Outdated and Unrealistic: UK’s Carbon Capture Strategy Sees Costs Double to £20 Billion

March 13, 2024

The latest updates from the City of London reveal concerns over the UK’s carbon capture strategy, as costs have reportedly doubled to £20 billion, rendering the plan outdated and unrealistic. According to a Carbon Tracker think tank report, the initial £20 billion in taxpayer funding scoped in December last year has more than doubled for deploying carbon capture, usage, and storage (CCUS).

Originally based on recommendations from the Climate Change Committee’s sixth carbon budget in December 2020, the UK government aimed to capture around 20-30 million tonnes of carbon dioxide per year. However, the report indicates a significant reduction in this goal due to the rapid growth of renewables, battery storage, and flexible technologies, resulting in a shift from CCUS towards cleaner and cheaper alternatives.

Criticism is also directed at plans to use CCUS for de-carbonizing steel production and gas-fired power plants, with suggestions to abandon these applications in favour of cleaner alternatives. Specifically, the report highlights concerns over the costly and polluting biomass generation, particularly Drax’s wood-burning biomass plant in North Yorkshire. The Drax conversion project is anticipated to require substantial taxpayer subsidies and could result in electricity prices that are up to three times more expensive than offshore wind power.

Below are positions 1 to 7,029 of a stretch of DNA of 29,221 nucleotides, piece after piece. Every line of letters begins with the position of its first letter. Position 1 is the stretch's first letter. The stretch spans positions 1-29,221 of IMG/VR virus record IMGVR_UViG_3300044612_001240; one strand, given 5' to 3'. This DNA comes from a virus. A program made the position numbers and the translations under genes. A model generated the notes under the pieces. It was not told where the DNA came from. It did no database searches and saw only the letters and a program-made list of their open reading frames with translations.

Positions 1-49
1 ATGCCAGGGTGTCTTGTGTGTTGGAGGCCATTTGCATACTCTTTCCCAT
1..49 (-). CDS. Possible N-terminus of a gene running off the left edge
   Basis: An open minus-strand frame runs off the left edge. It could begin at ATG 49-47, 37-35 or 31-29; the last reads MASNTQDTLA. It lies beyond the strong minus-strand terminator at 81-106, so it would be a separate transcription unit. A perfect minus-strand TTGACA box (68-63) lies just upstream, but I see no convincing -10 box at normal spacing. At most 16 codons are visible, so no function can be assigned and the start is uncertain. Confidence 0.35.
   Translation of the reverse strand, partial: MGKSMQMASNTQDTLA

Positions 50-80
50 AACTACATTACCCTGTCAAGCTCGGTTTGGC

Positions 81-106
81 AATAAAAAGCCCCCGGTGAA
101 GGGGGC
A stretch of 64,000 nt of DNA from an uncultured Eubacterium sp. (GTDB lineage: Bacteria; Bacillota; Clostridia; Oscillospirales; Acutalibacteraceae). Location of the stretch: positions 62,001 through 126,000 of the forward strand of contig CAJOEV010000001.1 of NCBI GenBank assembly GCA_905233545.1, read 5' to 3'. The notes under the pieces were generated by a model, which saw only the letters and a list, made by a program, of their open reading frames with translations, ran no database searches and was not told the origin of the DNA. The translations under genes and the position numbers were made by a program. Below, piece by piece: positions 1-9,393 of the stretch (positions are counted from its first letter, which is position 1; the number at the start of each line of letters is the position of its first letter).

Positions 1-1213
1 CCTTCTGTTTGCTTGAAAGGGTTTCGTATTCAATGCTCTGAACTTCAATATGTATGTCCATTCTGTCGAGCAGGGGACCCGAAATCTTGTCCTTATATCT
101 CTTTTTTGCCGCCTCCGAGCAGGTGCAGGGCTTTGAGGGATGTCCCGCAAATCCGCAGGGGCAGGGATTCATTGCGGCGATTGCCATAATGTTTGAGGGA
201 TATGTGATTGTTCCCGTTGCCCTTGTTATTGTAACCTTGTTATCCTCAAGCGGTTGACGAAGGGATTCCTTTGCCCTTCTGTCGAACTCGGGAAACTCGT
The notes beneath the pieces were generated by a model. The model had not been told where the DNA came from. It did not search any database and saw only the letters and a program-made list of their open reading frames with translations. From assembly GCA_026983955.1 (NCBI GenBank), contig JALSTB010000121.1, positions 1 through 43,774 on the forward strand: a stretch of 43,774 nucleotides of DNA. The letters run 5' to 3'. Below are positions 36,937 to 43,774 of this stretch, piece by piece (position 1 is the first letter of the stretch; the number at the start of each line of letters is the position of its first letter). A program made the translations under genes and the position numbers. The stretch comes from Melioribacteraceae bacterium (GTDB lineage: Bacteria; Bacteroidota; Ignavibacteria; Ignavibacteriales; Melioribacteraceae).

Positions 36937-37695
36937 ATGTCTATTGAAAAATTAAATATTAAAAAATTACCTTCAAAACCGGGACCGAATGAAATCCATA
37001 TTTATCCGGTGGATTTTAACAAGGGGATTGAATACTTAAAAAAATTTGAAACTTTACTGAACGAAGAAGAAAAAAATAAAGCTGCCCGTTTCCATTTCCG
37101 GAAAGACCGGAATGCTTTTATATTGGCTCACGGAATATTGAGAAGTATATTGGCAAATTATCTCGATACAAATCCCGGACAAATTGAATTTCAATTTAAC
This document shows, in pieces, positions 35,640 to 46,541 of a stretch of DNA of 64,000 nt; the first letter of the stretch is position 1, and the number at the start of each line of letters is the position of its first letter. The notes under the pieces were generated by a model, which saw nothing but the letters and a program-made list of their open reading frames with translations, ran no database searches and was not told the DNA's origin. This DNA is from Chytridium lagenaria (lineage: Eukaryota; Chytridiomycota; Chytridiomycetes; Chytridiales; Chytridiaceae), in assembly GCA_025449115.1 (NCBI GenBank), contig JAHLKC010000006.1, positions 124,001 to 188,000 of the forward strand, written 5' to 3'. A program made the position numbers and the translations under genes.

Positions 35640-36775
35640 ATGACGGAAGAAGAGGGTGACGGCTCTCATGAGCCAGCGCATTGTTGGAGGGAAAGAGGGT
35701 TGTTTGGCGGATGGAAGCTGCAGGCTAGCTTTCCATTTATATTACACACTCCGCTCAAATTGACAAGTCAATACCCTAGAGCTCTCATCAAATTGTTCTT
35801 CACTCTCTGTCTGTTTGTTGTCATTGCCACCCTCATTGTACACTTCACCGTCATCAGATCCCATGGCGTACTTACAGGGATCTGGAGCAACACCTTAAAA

Lorenzo Sani, an associate analyst at Carbon Tracker and author of the report, emphasizes the complexity and expense of carbon capture and storage technology, urging the government to reassess its targets and focus on high-value applications such as cement and hydrogen.

These concerns arise amid the government’s unveiling of plans for gas-fired power stations to complement the UK’s renewable energy infrastructure, with potential opportunities for private investors to participate in upgrading existing power station stock or constructing new ones.

How these concerns will be addressed is unknown, but Prolific London will keep you updated as more news breaks.